Wednesday, March 27, 2013

Amazing Race lays Hanoi-sized egg

If you have ever watched "The Amazing Race" TV show on CBS network, you know the protocol. A diverse collection of two-person teams race around the world at breakneck pace, stopping at various tourist traps, landmarks and special events. At these colorful pit stops, they are usually required to participate in various contests and exercises: scaling mountains and walls and ladders into the stratosphere; dancing some intricate local tribal dances or engaging in some arcane ceremony; answering questions and quizzes about the history of wherever they are, and so forth. After they perform some telegenic activity (whilst inevitably arguing with each other about who is going to do it, who is right, etc)... they pick up the sacred clue to the next location, and off they go. The last pair to arrive at each locale is eliminated, until finally, there is one pair left, who are thereby proclaimed the winners.

Needless to say, it probably isn't easy to find distinctive, cool places to send the contestants. There is a bit of a travelogue on each show, as narrators quickly explain local history and customs, and provide interesting details, such as how many feet into the air they will have to climb, or how far away they are from such-and-such or so-and-so. It all tends to run together, so the challenge is to make each new location stand out and become uniquely interesting to the viewer.

Sometimes a locale is obviously chosen strictly for its emotional or political value, to stop viewers from getting bored and picking up that deadly remote. Or to get some drama going from the contestants' reactions to such a place.

On the March 17th show, it was Hanoi. HANOI.


I was somewhat dumbfounded.

As soon as I saw the smashed-up B-52, I thought, oh shit. I saw that coming like a freight train.

And then I instantly wondered... who is working for CBS? Who is working for "The Amazing Race"? Do they not associate with regular people out here in the American heartland? Do they understand the emotional reaction to a downed American B-52 from The Vietnam War? Good Lord.

Well, John McCain did, and a bunch of other veterans did, too. The shit hit the fan in short order.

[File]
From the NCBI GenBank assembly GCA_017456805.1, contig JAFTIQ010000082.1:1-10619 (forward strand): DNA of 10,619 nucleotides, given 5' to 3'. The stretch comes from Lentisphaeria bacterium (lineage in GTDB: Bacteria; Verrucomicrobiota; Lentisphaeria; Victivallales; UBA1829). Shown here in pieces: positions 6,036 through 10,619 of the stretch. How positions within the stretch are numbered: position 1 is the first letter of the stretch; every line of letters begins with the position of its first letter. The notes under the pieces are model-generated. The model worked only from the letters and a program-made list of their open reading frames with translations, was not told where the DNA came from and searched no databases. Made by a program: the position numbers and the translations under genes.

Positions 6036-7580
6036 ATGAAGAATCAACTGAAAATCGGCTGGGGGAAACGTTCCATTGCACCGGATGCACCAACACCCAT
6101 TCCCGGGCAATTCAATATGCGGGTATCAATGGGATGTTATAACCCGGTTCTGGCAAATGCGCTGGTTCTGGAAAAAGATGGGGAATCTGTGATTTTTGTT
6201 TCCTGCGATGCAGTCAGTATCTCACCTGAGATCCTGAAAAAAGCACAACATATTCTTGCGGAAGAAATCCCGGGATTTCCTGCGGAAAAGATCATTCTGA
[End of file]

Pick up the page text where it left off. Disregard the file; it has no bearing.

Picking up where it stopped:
From Yahoo:

Usually, it is "Amazing Race" contestants with loose lips that stir up controversy for being insensitive, offensive, or ugly Americans while dashing around the less scenic or underprivileged countries of the world on the competition reality show. But with last week's Vietnam-based episode, it was the producers and network that found themselves on the receiving end of public backlash.

Veterans, conservative newscasters, politicians like Arizona Sen. John McCain, and plenty of the show's fans were upset that the show filmed at the site of a crashed U.S. B-52 bomber, and featured a segment where players had to listen to a pro-communist anthem being sung in front of a portrait of Ho Chi Minh and then find one of the song's lyrics in a sea of propaganda posters. Vietnam War veteran and American Legion National Commander James E. Koutz sent a letter to CBS Thursday, asking that the network apologize for "its disgraceful slap-in-the face administered to American war heroes. We only wish that the network would not be so eager to broadcast anti-American propaganda."
And yes, they got their official apology.

From the National Post:
Senator John McCain is among those who have accepted CBS’ apology for a passage on The Amazing Race where contestants visited the wreckage of an American B-52 bomber in Vietnam, writing on Twitter that the “issue is closed.”

The national commander of the American Legion, James Koutz, has also accepted the apology. Commander Koutz said said he believed it was sincere and heartfelt.